Sri Lanka officially renounced cluster bombs yesterday when it joined the Convention on Cluster Munitions. Congratulations! The instrument of accession to the Convention was deposited at the United Nations headquarters in New York, and the Convention will enter into force for Sri Lanka on 1 September 2018.
“I’m proud of this demonstration of leadership by my government,” said Vidya Abhayagunawardena, head of the Sri Lanka Campaign to Ban Landmines. “This sends a clear signal to others in South Asia: cluster bombs do not belong in the arsenals of modern armies. They are outdated, indiscriminate, unacceptable weapons.”
Sri Lanka had officially announced in September 2017 that it agreed “on principle” to join the Convention. Sri Lanka has participated as an observer in every Convention’s meetings since 2011, and in December 2017 it voted in favor of United Nations General Assembly resolution 72/41 that calls on states outside the Convention to join as soon as possible.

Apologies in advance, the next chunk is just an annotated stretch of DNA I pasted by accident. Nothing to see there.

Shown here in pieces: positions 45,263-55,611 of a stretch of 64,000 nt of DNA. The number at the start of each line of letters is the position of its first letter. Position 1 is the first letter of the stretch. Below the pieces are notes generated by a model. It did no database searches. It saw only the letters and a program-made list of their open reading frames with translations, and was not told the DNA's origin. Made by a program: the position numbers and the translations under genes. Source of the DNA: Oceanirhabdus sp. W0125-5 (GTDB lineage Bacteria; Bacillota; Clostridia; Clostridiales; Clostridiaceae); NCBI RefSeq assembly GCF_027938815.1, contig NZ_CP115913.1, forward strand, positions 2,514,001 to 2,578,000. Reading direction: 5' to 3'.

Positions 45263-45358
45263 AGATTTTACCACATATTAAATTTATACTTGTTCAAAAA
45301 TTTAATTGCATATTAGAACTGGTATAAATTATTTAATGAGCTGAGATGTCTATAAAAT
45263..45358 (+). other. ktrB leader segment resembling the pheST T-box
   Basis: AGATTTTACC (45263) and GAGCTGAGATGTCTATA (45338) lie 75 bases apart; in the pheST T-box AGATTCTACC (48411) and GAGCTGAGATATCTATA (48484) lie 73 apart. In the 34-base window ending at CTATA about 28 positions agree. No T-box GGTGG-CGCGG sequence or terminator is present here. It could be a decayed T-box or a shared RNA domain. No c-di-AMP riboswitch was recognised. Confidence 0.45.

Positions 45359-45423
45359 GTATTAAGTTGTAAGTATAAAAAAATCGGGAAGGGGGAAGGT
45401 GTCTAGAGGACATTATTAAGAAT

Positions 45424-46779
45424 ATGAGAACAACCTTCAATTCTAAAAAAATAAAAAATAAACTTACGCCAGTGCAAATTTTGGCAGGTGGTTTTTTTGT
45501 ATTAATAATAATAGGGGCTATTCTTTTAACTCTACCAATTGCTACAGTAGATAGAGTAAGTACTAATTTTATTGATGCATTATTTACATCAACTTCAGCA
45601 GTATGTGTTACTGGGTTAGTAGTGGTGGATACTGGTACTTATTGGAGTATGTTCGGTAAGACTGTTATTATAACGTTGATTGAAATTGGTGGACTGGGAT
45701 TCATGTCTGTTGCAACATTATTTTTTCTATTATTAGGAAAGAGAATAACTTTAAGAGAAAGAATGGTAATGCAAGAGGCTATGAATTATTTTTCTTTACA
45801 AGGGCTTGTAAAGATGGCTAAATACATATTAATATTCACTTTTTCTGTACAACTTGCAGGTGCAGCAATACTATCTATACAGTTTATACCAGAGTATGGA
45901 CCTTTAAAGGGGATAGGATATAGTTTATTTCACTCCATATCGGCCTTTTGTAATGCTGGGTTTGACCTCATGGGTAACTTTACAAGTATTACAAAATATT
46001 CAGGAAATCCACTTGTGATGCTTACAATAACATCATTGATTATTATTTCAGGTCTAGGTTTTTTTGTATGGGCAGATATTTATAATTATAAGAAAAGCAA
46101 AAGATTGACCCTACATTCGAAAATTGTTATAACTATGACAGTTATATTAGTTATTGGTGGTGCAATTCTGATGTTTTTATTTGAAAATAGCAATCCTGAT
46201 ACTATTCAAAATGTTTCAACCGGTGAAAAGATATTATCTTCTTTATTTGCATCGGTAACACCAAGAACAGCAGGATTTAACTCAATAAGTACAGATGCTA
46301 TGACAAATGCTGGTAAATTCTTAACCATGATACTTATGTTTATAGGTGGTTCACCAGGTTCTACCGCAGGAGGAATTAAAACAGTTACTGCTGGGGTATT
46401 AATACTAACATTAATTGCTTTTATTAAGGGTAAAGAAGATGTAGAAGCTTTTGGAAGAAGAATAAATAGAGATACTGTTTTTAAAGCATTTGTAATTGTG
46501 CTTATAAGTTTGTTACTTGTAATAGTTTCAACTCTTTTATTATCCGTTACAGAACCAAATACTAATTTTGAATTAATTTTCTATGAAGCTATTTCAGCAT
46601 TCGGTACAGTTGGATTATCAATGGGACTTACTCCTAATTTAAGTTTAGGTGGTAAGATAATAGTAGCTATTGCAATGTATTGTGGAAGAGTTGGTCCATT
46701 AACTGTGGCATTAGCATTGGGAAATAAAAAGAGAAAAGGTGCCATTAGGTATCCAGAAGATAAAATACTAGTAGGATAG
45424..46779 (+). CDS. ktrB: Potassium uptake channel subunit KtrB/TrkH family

Sri Lanka is not known to have produced or exported cluster munitions. It has repeatedly denied allegations that its armed forces used cluster munitions in the 2008–2009 operation against the Liberation Tigers of Tamil Eelam.
In South Asia, Bangladesh, Bhutan, India, Maldives, Nepal and Pakistan must still join the Convention on Cluster Munitions.